Friday, September 30, 2011

Anthony Bologna, who pepper-sprayed confined women in Wall Street protest, gets the Daily Show treatment by Jon Stewart and Christopher Meloni

The Manchester Guardian has revealed that Bologna is the subject of a civil suit regarding civil rights violations during the 2004 Republican national convention protests.

In a followup story, the Guardian published NYPD guidelines regarding the use of pepper spray:
According to the guidance, officers are permitted to use pepper spray when "necessary to effect an arrest of a resisting suspect, for self-defense or defense of another from unlawful force, or to take a resisting emotionally disturbed person into custody." The patrol guide also specifies that officers should "not use pepper spray on subjects who passively resist." Officers with special training, however, do have latitude "in the use of pepper spray for disorder control."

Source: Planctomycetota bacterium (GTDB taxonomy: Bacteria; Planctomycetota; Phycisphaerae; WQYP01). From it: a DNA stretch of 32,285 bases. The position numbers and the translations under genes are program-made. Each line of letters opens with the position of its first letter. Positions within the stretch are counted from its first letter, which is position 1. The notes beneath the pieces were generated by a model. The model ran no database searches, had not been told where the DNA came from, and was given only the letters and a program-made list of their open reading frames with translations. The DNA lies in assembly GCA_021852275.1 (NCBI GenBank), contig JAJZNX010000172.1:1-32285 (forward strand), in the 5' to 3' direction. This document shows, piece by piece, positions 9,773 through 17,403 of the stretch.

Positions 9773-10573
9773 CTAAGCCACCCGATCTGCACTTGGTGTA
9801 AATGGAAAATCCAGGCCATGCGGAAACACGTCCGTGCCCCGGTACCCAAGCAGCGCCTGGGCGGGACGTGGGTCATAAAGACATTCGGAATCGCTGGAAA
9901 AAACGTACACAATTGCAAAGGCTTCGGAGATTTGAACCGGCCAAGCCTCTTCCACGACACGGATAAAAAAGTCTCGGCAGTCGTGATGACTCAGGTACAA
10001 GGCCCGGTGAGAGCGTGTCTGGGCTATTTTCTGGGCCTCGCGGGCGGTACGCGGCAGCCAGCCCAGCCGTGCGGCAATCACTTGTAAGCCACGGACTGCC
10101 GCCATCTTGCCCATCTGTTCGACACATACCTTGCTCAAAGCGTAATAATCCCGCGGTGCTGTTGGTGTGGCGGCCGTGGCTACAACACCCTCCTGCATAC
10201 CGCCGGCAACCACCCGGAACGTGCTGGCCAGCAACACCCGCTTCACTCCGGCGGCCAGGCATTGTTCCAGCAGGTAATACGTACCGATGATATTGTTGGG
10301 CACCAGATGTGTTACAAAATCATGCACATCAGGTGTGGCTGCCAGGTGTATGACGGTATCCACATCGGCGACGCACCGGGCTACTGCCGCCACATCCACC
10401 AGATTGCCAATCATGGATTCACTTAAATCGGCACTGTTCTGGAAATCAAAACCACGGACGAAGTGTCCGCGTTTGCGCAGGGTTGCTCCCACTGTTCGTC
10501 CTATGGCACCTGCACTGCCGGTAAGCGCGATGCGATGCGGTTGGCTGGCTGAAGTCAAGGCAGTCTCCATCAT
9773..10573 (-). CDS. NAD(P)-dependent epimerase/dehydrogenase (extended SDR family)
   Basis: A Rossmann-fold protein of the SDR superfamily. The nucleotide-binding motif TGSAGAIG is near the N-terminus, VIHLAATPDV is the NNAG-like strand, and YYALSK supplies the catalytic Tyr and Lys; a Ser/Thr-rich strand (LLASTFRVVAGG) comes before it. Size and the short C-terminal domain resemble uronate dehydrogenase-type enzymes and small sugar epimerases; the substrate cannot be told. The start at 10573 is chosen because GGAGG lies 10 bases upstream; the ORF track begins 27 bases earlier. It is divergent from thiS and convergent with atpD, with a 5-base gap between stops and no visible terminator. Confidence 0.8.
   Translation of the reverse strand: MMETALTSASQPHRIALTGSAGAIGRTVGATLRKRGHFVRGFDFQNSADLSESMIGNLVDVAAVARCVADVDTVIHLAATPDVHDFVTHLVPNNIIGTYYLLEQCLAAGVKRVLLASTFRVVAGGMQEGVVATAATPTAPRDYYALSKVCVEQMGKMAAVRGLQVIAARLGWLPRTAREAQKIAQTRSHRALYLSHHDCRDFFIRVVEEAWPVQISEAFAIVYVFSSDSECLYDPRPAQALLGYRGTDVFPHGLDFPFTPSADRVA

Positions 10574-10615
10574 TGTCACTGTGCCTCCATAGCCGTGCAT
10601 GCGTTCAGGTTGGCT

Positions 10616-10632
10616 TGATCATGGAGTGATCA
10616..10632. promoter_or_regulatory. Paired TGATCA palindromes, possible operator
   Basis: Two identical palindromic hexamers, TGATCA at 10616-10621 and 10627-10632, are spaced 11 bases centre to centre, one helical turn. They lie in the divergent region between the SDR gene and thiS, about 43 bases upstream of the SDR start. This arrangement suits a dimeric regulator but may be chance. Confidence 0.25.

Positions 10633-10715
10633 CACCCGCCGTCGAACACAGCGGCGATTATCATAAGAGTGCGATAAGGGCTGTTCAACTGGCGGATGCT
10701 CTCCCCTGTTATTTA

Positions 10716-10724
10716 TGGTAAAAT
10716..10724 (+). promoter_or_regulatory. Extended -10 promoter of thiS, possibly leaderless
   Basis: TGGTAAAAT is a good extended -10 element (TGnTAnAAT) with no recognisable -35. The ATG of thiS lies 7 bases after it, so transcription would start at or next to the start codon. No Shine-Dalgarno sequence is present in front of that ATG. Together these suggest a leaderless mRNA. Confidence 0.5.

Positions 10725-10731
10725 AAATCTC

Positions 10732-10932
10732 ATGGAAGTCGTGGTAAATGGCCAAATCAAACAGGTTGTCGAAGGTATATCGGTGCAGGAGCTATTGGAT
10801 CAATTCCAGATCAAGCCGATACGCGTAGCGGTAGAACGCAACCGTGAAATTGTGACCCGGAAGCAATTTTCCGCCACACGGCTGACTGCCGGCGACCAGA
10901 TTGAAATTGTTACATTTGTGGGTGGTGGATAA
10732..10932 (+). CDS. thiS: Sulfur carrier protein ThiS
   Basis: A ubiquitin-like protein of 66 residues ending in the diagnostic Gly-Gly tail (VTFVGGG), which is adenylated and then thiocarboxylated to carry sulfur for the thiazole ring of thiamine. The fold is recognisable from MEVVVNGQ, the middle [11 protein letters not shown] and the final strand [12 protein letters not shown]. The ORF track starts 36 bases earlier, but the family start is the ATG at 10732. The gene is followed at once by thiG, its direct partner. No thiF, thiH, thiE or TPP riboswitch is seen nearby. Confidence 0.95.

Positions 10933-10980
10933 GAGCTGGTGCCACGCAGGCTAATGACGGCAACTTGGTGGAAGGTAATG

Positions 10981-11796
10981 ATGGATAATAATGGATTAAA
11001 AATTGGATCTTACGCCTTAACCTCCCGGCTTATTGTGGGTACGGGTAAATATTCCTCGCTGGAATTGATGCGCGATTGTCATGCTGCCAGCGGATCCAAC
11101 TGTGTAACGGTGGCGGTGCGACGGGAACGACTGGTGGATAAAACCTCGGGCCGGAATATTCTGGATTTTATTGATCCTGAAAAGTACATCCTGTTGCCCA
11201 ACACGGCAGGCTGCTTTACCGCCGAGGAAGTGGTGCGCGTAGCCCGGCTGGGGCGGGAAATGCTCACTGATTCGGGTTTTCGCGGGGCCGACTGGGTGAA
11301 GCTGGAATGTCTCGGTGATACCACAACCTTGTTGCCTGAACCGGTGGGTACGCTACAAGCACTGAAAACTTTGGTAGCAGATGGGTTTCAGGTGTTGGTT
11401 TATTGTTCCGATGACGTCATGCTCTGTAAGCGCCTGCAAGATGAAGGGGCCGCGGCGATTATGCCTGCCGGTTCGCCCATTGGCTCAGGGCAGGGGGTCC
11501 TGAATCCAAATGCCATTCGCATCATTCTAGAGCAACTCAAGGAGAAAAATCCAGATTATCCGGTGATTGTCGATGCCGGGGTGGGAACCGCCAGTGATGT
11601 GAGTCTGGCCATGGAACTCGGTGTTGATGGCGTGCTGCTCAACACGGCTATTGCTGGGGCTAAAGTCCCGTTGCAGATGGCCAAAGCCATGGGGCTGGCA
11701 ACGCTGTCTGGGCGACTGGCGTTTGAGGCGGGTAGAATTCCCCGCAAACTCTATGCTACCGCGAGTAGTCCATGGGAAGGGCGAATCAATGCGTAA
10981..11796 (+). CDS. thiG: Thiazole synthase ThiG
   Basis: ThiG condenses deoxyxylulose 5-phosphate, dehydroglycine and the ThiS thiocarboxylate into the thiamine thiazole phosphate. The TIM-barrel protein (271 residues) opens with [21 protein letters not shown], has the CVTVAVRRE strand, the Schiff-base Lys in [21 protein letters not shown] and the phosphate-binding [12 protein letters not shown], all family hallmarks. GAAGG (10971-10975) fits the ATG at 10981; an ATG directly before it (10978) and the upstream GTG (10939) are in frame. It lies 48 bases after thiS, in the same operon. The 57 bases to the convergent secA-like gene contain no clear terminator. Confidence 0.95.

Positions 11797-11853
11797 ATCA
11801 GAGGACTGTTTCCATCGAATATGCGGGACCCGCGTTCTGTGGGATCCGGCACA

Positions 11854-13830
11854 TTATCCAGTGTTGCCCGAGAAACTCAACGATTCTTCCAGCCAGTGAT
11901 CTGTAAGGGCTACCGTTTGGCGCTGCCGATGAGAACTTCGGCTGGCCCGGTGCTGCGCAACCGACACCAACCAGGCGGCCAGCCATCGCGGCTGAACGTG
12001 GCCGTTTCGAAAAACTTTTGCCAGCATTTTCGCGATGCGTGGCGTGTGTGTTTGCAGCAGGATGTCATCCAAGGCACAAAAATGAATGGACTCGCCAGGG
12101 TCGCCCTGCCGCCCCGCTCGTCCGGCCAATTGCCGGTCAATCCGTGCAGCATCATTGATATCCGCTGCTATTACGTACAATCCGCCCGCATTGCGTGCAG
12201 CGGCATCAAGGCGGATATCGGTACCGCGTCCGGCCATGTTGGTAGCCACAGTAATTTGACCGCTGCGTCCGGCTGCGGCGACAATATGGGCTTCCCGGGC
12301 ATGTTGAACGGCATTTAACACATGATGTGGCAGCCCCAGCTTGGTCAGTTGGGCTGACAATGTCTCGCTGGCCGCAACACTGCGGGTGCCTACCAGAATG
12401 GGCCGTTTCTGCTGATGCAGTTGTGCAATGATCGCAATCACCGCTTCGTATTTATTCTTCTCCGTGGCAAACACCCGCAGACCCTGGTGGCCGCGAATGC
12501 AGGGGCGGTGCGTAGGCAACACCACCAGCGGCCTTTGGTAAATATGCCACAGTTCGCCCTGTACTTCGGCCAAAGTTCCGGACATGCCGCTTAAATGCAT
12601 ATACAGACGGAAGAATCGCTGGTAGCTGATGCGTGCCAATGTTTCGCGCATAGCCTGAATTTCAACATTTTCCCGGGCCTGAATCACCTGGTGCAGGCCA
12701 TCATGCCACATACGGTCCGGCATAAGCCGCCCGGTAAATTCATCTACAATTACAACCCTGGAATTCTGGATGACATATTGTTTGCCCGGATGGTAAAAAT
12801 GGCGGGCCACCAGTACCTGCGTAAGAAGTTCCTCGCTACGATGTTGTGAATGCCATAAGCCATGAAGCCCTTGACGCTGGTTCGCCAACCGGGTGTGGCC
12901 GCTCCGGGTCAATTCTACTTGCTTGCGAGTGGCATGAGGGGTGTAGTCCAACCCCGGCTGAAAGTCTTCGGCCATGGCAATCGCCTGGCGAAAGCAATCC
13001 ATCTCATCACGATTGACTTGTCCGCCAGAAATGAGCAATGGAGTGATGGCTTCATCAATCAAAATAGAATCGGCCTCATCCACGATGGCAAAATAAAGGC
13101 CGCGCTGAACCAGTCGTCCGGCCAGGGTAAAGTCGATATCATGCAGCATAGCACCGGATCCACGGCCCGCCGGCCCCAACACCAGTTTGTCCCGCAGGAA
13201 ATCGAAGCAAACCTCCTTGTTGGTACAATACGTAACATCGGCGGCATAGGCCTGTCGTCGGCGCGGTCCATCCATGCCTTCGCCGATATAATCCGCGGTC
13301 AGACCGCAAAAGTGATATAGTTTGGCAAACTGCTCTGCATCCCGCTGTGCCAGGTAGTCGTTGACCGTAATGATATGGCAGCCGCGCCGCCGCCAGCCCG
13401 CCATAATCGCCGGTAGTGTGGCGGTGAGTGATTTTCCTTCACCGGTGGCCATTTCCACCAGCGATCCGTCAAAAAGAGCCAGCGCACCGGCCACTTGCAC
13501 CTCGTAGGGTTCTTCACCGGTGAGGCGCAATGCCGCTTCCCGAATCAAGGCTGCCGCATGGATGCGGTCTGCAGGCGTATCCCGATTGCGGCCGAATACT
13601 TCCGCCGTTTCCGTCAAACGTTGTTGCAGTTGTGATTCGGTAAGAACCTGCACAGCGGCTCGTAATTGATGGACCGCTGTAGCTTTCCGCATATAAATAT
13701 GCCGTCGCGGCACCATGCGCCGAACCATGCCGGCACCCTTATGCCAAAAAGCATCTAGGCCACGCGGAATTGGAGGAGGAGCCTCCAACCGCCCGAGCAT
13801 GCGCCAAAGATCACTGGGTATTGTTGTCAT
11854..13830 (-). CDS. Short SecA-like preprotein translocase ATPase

Donna Lieberman, director of New York Civil Liberties Union, said: "There's no excuse for using pepper spray in the faces of peaceful demonstrators whether or not they are engaging in minor disorderly conduct. The use of pepper spray appears to be gratuitous and in violation of police department rules. What the video demonstrates how harmful it is for the police to engage in excessive force against protesters because it causes fear and how harmful it is for the police department itself."


  1. Police officers are supposed to be trained in crowd control. As such, the first rule of crowd control is to never act in such a way that the crowd perceives that action to be a threat as this action may cause the crowd to become riot. Clearly, this officers actions crossed that line. I believe that the action of moving the barrier a few feet was designed to create enough tension to justify the use of pepper spray or worse.

  2. the police need too learn more .